Texas does not offer specific state-level foreclosure protections or programs beyond the standard judicial and non-judicial processes. Therefore, borrowers may need to seek external assistance or legal counsel to navigate the foreclosure process.

Comparative Insights

In this section, we examine how Texas’s foreclosure procedures compare with those in other states in these areas: notice periods, costs, and the impact on credit scores.

Publish Sale Notice

In Texas, the foreclosure process includes a requirement to publish a sale notice 21 days before the auction. This duration is similar to the required timeframes in some states such as Alabama, California, Kansas, South Carolina, Pennsylvania, and Rhode Island.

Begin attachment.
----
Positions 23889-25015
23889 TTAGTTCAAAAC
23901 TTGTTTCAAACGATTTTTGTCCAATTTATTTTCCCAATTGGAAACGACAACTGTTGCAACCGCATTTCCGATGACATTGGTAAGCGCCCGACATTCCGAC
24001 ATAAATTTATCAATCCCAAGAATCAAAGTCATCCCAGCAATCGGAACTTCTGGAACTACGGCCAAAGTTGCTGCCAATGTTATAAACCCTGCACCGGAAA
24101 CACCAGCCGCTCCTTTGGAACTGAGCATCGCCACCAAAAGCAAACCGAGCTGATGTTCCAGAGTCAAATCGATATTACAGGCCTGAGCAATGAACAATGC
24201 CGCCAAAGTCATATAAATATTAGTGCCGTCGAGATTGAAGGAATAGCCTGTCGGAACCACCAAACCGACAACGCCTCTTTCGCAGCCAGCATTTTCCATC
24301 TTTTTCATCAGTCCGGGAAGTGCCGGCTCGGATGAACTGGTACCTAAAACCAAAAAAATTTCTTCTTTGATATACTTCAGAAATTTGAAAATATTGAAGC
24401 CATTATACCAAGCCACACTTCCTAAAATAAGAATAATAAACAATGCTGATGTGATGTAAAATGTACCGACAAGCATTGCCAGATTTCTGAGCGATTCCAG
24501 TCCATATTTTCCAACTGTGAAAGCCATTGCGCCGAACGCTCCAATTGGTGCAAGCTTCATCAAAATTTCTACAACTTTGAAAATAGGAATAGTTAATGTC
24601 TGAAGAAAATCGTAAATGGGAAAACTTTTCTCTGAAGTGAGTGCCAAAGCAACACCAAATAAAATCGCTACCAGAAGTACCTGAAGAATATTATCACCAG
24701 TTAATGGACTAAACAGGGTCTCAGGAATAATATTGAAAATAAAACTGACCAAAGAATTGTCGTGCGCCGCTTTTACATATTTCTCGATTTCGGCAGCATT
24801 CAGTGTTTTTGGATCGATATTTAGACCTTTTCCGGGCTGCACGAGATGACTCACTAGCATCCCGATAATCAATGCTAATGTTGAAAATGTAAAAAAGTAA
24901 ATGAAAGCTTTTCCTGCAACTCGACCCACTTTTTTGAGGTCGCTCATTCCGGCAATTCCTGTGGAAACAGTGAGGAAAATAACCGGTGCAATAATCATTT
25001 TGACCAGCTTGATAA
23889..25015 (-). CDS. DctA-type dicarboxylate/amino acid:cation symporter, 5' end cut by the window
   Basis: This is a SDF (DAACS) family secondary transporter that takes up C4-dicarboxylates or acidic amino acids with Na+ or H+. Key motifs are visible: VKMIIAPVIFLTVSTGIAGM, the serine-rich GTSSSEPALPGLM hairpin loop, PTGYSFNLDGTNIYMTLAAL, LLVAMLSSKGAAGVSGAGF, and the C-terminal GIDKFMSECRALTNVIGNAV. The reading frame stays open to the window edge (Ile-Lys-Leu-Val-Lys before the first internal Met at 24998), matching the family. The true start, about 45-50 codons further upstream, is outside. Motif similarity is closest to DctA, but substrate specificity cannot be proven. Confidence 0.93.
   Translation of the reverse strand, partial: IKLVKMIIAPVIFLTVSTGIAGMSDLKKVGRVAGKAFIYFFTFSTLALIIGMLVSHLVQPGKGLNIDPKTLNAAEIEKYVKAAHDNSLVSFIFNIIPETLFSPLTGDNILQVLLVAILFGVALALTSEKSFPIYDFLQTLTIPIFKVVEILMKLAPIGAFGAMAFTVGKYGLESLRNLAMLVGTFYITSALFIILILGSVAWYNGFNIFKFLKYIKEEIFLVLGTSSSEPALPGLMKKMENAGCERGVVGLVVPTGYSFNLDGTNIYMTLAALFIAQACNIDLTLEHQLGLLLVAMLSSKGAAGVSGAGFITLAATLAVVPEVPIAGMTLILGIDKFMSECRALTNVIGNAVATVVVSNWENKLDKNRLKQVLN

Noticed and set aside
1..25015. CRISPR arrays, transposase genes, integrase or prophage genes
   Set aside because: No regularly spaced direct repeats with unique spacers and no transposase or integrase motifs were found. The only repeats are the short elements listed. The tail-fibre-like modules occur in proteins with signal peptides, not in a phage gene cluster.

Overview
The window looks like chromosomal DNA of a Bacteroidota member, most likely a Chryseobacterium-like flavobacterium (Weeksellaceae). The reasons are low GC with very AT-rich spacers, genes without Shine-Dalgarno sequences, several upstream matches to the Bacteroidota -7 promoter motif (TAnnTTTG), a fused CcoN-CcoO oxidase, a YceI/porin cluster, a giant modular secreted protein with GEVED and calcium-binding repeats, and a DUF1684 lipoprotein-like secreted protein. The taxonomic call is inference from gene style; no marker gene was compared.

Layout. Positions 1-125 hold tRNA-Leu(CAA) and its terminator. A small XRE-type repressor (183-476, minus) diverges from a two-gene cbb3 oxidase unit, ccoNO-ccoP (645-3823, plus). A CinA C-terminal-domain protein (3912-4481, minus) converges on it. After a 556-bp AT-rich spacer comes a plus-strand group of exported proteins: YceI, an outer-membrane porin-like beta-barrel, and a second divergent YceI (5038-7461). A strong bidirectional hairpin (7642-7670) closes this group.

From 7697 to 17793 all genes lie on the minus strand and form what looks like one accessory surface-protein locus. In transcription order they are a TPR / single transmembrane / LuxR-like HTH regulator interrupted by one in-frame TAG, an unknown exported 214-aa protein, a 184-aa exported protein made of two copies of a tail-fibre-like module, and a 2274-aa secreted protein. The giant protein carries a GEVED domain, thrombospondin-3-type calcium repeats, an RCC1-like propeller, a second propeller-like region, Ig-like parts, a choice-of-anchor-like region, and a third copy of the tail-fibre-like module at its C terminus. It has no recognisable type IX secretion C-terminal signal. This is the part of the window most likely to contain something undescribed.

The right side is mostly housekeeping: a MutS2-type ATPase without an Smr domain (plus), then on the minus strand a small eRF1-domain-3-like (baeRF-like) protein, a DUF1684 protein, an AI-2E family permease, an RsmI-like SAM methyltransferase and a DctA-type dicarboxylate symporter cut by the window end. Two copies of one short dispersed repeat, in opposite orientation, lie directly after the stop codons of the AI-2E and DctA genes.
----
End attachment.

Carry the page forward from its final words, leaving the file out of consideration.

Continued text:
Costs in a Range and Comparison to Other States

Foreclosure costs in Texas are between $1,200 and $3,500. This makes Texas one of the states where foreclosure is cheapest. Other states with low foreclosure costs include Arizona, Mississippi, Missouri, West Virginia, and Wyoming

Impact on Credit Score

A foreclosure in Texas typically results in a significant decrease in the homeowner’s credit score, often by 100 points or more. This deduction stays on the borrower’s credit report for seven years but becomes less impactful over time with careful credit management.


Foreclosure in Texas may be judicial or non-judicial. Thankfully, by selling your mortgage note, you can avoid foreclosure without any financial scratches.